But the years passed; the war never ended. Syrians, who were given a “temporary protected status” by the Turkish government , began to stay, to form another life in Turkey, to work. “As more time has passed, the perception with which the local Turkish population has viewed the Syrian population has become more negative .
And the reason for this is above all the way Syrians are seen as a threat to the economic and value system of the Turks, ”says Duygu Merve Uysal , migration researcher at Koç University in Istanbul . Right now, the vast majority of Turks want the Syrians to leave. If it could be yesterday, better.
But the facts are facts: 3.6 million Syrian refugees live in Turkey, many of whom no longer have anything left in their country, and they are not from anywhere, either from one side or the other, because no longer do they there is where to return.
Furthermore, half a million Syrians have been born in Turkey , and a few tens of thousands have opened their businesses in Anatolia. There are about 680,000 Syrian children in Turkish schools ; in a few years, some of these will begin to fill the country’s universities.
The Syrians have come to stay. “I would say that at least 50% of the 3.6 million have the potential to stay in Turkey, even if tomorrow the war stops and everything returns to normal. And the Turks will end up accepting that so many stay, because there will be no other . These Syrians are here, they go to school, to the doctor, to the bakery… Pretending they are not here will not change reality, ”says Kadkoy.
Ali, for example, lives in a city near Reyhanli, Antioch , and although he was born in Aleppo , he does not remember anything about that city, which he left when he was two years old — eight years ago. He says that he loves life in Turkey, that his parents would like to come back, but that he, for the moment, is fine, because he has many friends. “About 10,” he says.
“I’m 12,” says her older sister, Sara , who is quick to explain that Ali does not remember the trip, but that she does, because she was older, and that we arrived in a small plastic boat to the city, and that a few days before his uncle had arrived.
Now the whole family lives together. “When I grow up I want to go to college. In Istanbul or wherever, and I would like to study to be a Turkish and Arabic teacher, ”says 13-year-old Sara.
Like it was before
“Since Syrians have gone to work it is very difficult to find a job . We have lost all jobs. And the rental prices in the city have increased tenfold in recent years, ”says a fruit vendor from Reyhanli, and hopefully the Syrians will leave one day and that everything will go back to the way it was before.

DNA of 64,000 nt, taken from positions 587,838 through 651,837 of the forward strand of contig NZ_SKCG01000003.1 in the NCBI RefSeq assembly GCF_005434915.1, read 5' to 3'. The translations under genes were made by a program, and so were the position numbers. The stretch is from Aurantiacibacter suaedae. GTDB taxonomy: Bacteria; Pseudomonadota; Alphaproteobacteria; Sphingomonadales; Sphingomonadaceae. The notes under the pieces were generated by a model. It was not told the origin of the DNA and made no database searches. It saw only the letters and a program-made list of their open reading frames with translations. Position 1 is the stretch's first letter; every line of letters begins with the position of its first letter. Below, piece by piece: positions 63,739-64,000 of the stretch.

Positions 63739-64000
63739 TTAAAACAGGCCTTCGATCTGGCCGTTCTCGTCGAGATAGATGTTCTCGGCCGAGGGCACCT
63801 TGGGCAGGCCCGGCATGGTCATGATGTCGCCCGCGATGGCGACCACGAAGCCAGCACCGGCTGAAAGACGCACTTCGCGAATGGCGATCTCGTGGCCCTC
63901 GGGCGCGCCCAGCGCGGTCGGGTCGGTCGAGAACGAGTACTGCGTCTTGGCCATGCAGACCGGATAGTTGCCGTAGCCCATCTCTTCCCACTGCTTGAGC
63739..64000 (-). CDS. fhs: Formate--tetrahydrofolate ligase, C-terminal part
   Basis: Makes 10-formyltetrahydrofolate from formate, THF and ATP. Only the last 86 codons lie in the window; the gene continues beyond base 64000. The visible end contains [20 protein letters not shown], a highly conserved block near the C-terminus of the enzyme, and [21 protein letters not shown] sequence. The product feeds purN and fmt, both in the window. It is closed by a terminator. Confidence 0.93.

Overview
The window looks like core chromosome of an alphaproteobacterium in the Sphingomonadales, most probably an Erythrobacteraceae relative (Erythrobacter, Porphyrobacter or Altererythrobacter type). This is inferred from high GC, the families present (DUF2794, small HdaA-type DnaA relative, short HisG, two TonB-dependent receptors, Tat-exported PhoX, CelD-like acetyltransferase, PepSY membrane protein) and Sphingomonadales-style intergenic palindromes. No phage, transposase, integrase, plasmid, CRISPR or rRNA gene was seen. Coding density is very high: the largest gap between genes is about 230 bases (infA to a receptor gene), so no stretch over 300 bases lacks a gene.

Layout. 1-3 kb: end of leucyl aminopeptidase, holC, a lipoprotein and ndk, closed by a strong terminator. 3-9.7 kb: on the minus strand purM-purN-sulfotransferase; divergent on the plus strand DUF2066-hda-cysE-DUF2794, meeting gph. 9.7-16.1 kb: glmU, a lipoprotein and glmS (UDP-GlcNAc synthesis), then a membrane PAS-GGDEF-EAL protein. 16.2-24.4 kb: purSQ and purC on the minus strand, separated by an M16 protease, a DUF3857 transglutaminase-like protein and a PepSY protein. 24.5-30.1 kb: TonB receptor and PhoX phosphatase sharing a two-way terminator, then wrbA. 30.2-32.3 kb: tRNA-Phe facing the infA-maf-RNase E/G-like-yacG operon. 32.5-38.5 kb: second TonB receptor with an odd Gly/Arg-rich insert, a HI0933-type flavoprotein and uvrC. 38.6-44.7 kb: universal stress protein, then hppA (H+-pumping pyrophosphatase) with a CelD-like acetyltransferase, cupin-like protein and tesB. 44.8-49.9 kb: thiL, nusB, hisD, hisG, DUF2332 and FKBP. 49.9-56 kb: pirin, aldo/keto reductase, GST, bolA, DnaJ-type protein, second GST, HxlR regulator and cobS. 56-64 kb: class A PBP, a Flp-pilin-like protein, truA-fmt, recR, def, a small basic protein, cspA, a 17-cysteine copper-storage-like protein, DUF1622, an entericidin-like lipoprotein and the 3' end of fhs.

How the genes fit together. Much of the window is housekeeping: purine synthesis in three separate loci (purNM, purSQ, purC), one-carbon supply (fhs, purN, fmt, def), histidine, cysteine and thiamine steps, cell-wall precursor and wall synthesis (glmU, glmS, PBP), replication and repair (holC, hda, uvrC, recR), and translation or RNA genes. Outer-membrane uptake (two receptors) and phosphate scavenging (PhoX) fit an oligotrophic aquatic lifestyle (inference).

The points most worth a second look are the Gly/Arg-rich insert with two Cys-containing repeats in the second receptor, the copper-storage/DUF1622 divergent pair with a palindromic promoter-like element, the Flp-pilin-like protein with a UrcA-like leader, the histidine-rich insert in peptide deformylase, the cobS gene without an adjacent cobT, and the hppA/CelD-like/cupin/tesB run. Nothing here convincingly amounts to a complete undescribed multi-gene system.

“It is an argument that has part of reality, ” answers the expert Kadkoy, “because the demand for housing has risen enormously, and that increases prices. It is undeniable . But there is also the opposite part of this matter: the premises that rent the apartments benefit from the increase in demand.
On labor issues , Syrians cannot be blamed for taking anyone’s jobs, because the work they do is the least skilled. Before their arrival, the Kurds did. Is it the Syrians’ fault that they are forced to take low-paying jobs in order to eat? The only way to change these perceptions is through integration policies ”.
And meanwhile, Eyad, Gazali and the others are forced to continue working in the fields, growing garlic, tomatoes and whatever they are asked to cultivate that season, always seeing, there in the distance, the wall that marks the border with Syria.
Now that spring is beginning, their morale is somewhat higher. “In winter , since nothing is grown, we don’t work, and we have a hard time,” explains Harran , a young woman who works in the same field as the couple. At least a store next door trusts us with food, which we then pay for when the good weather arrives, in spring and see… ”. ” Ratatatatatatatata, tata, ratatatatata. Boom! Boom! ” , they interrupt a few bursts of conversation.
Eyad explains that it is nothing, that they hear it almost every day, there in the distance, and that the mountains carry the echo of the fighting here, which is why they seem very close even though they are not so close. And besides, that sounds more like antiaircraft batteries firing at airplanes than anything more serious.
“But hey,” says Eyad, “of course we’re scared. We are on this side of the border, they will not come here. Turkey is safe. But sometimes at night I think there may be a mistake … that something falls on us ”.